The Alienist is an American drama TV series based on the book of the same name, by the American author, Caleb Carr. The TV series is now available for streaming on Netflix.
Having just finished watching the Lost in Space TV series, I was at a loss as to what to watch next. I came across The Alienist by accident whilst browsing absentmindedly through the many shows Netflix had to offer, whilst being wary of shows that could potentially be cancelled! Don’t you hate it when you commit to a show and the buggers at Netflix decide they don’t want to continue on with future series, which leaves you in the middle of a cliffhanger? So I had a quick glance at some reviews (whilst trying to avoid spoilers) and saw that the season would, in fact, have a satisfactory conclusion and I thought I’d give it a shot.
The following comments are my own opinions and thoughts and spoiler free!
The events of The Alienist is set in 1896, New York City, a time of great strife where rich families forever kick the poor to the curb and police turns a blind eye to their wrongdoings. A killer, murdering cross-dressing, whoring children, is on the loose and the police department is reluctantly doing anything to stop it. It is left to a criminal psychologist, aka an Alienist, to come in and put together an ad hoc team to do what the police can’t (and won’t).
A pentalogy of characters made up the following: Criminal psychologist, Dr Laszlo Kreizler, played by Daniel Brühl (the bad guy from Captain America: Civil War). New York Times illustrator John Moore, played by Luke Evans (Dracula Untold, The Hobbit). Dakota Fanning (Twilight) plays the brilliant headstrong police secretary, Sara Howard. The Isaacson detective-sergeant twins are played by Douglas Smith and Matthew Shear (never seen these two before but they were fantastic).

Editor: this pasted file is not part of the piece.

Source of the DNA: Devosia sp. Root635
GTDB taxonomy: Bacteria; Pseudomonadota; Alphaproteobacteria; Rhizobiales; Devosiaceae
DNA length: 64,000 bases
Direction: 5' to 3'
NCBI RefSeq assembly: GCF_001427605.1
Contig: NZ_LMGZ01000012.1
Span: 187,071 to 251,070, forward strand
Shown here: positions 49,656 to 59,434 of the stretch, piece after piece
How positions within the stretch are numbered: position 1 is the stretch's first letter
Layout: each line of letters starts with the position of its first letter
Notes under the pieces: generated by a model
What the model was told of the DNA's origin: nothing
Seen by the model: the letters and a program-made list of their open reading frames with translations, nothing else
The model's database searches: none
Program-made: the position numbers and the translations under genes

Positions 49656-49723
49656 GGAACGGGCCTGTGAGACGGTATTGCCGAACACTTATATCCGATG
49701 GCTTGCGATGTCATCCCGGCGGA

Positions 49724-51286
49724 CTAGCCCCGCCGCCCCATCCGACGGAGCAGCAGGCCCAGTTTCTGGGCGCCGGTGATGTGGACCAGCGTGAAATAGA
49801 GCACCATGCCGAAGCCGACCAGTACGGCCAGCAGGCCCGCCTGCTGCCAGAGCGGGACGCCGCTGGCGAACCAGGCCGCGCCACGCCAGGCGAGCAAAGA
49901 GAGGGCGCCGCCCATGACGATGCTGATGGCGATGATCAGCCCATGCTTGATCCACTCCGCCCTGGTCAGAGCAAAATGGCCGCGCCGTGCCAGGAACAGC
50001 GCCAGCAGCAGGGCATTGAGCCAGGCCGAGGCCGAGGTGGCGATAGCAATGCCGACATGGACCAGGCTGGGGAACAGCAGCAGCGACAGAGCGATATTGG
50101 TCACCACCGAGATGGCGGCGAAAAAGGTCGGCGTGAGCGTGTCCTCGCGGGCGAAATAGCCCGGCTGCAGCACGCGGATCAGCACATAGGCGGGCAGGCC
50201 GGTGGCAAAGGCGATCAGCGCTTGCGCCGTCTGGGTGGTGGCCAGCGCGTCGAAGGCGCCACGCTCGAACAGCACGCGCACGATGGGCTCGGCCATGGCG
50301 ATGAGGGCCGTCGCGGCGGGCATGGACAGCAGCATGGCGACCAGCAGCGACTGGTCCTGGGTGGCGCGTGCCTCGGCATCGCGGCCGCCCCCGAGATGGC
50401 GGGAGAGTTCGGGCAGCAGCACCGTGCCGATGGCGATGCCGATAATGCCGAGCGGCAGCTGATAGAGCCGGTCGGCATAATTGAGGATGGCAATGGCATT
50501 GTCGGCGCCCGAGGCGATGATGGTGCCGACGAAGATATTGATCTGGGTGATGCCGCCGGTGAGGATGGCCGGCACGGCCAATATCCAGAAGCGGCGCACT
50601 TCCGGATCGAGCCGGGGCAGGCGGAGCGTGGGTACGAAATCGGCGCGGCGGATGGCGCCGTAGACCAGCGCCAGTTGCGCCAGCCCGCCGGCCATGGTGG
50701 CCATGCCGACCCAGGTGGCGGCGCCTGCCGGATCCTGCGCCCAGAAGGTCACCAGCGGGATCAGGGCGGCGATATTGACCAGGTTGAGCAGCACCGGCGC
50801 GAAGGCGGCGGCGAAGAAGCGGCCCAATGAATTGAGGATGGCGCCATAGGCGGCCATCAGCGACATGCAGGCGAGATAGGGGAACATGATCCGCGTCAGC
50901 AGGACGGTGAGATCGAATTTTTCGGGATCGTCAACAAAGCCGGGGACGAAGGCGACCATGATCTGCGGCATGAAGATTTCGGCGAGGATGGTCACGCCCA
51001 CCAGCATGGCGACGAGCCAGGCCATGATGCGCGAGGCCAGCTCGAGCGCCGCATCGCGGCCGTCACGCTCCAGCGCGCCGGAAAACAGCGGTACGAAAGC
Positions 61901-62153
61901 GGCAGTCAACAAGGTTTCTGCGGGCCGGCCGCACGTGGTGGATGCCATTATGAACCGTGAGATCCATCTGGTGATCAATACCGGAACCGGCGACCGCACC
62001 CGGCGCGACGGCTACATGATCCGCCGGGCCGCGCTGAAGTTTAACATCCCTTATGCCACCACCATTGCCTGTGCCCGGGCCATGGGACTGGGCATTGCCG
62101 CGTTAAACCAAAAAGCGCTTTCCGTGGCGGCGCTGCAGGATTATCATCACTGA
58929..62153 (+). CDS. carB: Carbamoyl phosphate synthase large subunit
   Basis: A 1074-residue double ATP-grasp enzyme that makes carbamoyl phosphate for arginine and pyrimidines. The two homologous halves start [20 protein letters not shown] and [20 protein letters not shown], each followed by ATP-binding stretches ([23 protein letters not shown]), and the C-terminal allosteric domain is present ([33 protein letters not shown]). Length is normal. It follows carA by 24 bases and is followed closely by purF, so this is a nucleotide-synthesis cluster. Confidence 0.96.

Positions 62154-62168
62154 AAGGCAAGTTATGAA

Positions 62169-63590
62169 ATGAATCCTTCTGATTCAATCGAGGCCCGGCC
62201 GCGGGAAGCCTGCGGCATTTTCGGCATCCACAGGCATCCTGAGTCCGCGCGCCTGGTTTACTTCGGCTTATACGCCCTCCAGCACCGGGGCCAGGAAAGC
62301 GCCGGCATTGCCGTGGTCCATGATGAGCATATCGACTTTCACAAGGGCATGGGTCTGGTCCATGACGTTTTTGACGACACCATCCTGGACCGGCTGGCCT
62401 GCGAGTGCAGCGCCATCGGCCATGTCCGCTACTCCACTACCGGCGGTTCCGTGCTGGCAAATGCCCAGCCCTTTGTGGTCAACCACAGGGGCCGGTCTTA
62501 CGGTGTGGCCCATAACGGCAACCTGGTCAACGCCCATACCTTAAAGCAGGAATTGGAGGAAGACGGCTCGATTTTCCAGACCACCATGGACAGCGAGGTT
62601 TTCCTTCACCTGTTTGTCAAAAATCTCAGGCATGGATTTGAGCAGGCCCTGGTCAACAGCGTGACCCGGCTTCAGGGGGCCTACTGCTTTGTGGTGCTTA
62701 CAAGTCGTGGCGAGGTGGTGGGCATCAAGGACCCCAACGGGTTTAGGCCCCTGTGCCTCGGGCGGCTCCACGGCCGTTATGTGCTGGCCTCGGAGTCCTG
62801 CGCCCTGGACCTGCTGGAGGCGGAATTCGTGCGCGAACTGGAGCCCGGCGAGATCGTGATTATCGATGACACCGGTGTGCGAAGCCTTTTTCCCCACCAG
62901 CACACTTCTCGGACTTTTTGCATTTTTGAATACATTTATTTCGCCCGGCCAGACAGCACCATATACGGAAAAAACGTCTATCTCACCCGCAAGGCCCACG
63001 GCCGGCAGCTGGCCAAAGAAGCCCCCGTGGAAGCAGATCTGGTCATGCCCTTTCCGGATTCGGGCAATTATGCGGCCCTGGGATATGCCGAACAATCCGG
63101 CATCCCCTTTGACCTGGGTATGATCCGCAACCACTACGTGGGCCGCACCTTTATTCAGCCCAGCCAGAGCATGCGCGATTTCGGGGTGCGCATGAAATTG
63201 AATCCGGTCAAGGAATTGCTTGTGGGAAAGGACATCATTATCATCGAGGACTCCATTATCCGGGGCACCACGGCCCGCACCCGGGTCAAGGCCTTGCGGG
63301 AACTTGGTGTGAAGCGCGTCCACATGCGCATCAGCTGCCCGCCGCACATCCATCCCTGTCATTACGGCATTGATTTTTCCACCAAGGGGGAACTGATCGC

The conflicts and politics of the 1890’s set the scene nicely for the story, allowing for the detective team to move in and work behind the scenes, much to the dismay of some in the police force, and for some of those in higher circles whose belief that should the ad hoc team discover the killer and not the police, it would reflect very poorly on them.
The dark theme of New York City gave the feeling of hardship and strife, making you realise that this was a terrible time to live in. It takes a reminder to remember that during these times, homosexuals and transgender were looked down on and cast out, far worse than it is today.
There are some fun moments of humour in the show, especially when poor Stevie Taggert, the young ward to Dr Kreizler, is thrown into a role he is not used to. I won’t say what he had to do, but there are laughs to be had.
The series is 10 episodes long and the story is carefully paced throughout, allowing bits of information to filter through at pivotal moments, resulting in various twist and turns. I never at any point thought the show was too slow or too fast. I enjoyed the pacing very much and it allowed me to adjust and take in what was happening and why.
The Opening Credits